Despite futures pressure stemming from higher grain prices, cash feeder cattle mostly gained, perhaps with increased demand as more feedlots get cleaned up.
Steers and heifers sold steady to $5/cwt. higher, according to the Agricultural Marketing Service (AMS).
“Demand was reported as moderate to good across the Northern and Southern Plains as buyers were willing to put cattle back in pens even with the uptick in corn prices,” note AMS analysts.
Feeder Cattle futures closed an average of $1.90 lower week to week on Friday ($1.55 to $2.45 lower). Over the same period, Corn futures closed an average of 34¢ higher through the front three contracts, as weather challenges both planted acres and yield.
“Steer and heifer calf prices are now expected to fall by about 3% in 2019 relative to last year, equivalent to taking between $4-$7/cwt. out of 500-600 lb. calf prices in the Southern Plains,” say analysts with the Livestock Marketing Information Center (LMIC), in the latest Livestock Monitor. They peg the season-average corn price at $4.50/bu.
In his weekly market comments, Andrew P. Griffith, agricultural economist at the University of Tennessee points out Dec Corn futures are up a staggering 80¢ since the middle of May.
“The market is already pricing corn in such a way to ration its use over the next 12-15 months,” Griffith explains. “Understanding that fewer acres of corn have been planted this year and yields are expected to be negatively impacted by later planting, fewer bushels of corn will pressure cattle markets the next 12 months as corn prices remain elevated.”
At the same time, Griffith points out the excessive moisture challenging row crops is fueling forage growth.
“…feedlots will be looking for heavier cattle to place in the feedlot which means there will be incentive to add weight to cattle the next several months,” Griffith says.
Fed Cattle Soften in Sluggish Trade
Neither cattle feeders nor packers seemed possessed to swap cattle.
Negotiated cash fed cattle trade for the week appeared steady to either side of even in two regions through Friday afternoon. The only established prices reported by USDA during the week were for the western Corn Belt: mainly steady on a live basis at $114-$115/cwt. and steady to $2 higher in the beef at $184-$186. There were prices reported in other regions at mostly $1-$2 lower than the previous week but too few to trend. On Friday, the Texas Cattle Feeders Association reported its members trading at $112, which was $1 less than the previous week.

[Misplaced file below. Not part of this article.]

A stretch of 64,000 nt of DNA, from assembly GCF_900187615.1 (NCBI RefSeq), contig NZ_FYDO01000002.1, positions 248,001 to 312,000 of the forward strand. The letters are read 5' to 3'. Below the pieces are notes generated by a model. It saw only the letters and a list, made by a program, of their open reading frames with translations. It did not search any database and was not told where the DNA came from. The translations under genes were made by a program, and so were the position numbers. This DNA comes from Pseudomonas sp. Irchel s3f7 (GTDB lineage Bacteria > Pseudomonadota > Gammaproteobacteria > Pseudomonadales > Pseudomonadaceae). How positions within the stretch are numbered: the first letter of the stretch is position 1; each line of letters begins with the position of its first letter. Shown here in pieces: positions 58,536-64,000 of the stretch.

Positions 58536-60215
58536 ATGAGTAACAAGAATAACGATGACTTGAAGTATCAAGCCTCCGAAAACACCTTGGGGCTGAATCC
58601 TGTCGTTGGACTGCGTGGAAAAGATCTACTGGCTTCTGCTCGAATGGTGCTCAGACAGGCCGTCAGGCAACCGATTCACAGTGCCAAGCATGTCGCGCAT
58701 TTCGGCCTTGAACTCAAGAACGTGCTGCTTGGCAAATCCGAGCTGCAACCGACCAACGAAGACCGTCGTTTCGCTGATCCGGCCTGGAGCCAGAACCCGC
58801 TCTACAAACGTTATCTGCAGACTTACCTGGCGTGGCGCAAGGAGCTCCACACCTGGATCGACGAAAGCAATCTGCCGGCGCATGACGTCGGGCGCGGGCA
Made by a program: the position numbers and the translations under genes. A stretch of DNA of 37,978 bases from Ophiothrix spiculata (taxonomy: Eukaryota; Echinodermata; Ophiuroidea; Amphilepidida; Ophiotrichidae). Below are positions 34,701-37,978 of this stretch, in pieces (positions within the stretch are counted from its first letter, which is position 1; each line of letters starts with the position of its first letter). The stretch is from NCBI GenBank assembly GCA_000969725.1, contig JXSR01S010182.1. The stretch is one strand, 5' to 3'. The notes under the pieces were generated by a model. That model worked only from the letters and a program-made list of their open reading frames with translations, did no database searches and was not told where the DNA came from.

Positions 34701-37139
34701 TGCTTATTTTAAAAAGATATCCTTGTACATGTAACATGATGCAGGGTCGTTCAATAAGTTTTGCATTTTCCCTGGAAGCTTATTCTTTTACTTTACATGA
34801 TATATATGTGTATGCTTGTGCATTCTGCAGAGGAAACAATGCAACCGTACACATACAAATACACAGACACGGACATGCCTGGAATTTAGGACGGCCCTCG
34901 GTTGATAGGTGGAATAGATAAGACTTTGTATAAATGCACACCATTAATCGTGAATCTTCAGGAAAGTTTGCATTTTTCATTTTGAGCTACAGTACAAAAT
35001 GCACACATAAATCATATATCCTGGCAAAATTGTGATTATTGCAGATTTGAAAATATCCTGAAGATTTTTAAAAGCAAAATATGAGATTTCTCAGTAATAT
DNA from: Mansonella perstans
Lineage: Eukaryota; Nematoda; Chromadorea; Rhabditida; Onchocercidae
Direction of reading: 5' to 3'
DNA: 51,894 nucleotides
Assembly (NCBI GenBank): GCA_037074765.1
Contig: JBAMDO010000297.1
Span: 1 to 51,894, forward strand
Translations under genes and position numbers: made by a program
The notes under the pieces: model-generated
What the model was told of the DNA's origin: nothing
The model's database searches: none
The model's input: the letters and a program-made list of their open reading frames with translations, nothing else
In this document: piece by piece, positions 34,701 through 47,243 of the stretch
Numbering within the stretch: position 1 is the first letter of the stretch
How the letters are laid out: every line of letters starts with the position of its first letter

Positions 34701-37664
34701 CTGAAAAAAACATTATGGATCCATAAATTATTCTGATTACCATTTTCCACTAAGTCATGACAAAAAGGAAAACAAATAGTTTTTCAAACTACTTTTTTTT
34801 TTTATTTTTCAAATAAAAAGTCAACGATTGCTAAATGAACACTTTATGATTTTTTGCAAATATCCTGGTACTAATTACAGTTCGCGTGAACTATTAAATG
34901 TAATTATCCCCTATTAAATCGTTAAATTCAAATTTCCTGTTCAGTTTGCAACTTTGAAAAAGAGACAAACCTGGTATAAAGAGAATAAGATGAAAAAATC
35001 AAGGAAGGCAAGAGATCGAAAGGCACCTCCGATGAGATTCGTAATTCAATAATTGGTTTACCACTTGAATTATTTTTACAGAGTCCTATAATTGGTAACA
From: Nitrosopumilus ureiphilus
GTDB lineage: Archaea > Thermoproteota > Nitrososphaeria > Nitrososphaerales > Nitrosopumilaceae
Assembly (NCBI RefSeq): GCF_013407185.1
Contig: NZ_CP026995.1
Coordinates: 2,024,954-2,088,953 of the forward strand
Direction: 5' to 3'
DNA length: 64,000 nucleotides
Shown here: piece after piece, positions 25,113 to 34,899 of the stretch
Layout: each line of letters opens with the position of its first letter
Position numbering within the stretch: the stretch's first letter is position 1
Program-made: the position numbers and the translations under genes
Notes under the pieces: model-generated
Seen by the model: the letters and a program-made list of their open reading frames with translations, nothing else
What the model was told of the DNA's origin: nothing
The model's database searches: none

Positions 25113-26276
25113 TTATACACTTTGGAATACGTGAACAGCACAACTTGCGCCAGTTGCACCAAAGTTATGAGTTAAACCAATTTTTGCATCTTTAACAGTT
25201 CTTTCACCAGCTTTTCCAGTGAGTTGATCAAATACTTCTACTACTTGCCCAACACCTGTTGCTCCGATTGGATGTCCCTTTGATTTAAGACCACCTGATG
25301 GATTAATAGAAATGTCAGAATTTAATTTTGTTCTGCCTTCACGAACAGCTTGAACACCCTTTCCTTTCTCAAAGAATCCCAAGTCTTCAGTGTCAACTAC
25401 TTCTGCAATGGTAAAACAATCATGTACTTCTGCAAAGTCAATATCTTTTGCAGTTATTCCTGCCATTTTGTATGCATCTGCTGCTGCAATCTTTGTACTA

Both carcass weights and grading percentages continue to suggest that feedlot marketing is current, with no backlog building in the wings.
Live Cattle futures closed mixed week to week on Friday: an average of $1.08 higher through the front four contracts (52¢ to $1.85 higher) and then an average of 40¢ lower, except for 20¢ higher at the back.
In the latest World Agricultural Supply and Demand Estimates (WASDE), USDA analysts forecast $118/cwt. for the 5-area Direct fed steer price in the second quarter, followed by $110 in the third quarter and $114 in the fourth.
Year to date, AMS notes that heifer slaughter rate is 8.7% more than last year, with beef cow slaughter up 2.6%, perhaps suggesting further pressure on limited herd expansion.
“Preliminary heifer slaughter through May is about 50,000 head short of 4 million head,” say AMS analysts. “The last time January-to-May heifer slaughter eclipsed the 4 million mark was 2011.”
Choice boxed beef cutout value was 8¢ lower week to week on Friday afternoon at $222.23/cwt. Select was $4.16 lower at $202.76.
“Weaker beef demand may be the biggest threat to cattle and beef markets for the remainder of the year,” explained Derrell Peel, Extension livestock marketing specialist, in his weekly market comments. “Strong beef demand supported cattle and beef markets in 2017 and 2018, but there are signs that some weakness may be developing in beef demand in both domestic and international markets. While unemployment remains very low, other indications of weakness in the macro-economy are concerning and have led to reduced forecasts for U.S. economic growth in 2019; largely due to ongoing impacts of tariffs and trade disruptions. Relatively slow domestic income growth and higher prices for major consumer items, such as gasoline, combined with record large supplies of beef, pork and poultry may be limiting domestic beef demand going forward in 2019.”
Friday to Friday Change*
Weekly Auction Receipts
CME Feeder Index
|CME Feeder Index*||June 13||Change|
*Thursday-to Thursday for CME Feeder Index
Cash Stocker and Feeder
|600-700 lbs.||$163.77||+ $10.35|
|700-800 lbs.||$148.06||+ $4.87|
|800-900 lbs.||$135.86||+ $1.83|
|500-600 lbs.||$156.38||+ $1.61|
|600-700 lbs.||$146.89||+ $1.14|
|700-800 lbs.||$136.54||+ $1.76|
|400-500 lbs.||$153.77||+ $2.22|
|500-600 lbs.||$143.51||– $0.10|
|600-700 lbs.||$132.83||– $0.62|
(AMS National Weekly Feeder & Stocker Cattle Summary)
Wholesale Beef Value
|Boxed Beef (p.m.)||June 14 ($/cwt)||Change|
|Ch-Se Spread||$19.47||+ $4.08|
|Feeder Cattle||June 14||Change|
|Jan ’20||$133.850||– $1.975|
|Live Cattle||June 14||Change|
|Feb ’20||$114.100||– $0.075|
|Corn futures||June 14||Change|
|Mar ’20||$4.674||+ $0.250|
|Oil CME-WTI||June 14||Change|
|Equity Indexes||June 14||Change|
|Dow Industrial Average||26089.61||+ 105.67|
|S&P 500||2886.98||+ 13.64|
|Dollar (DXY)||97.45||+ 0.89|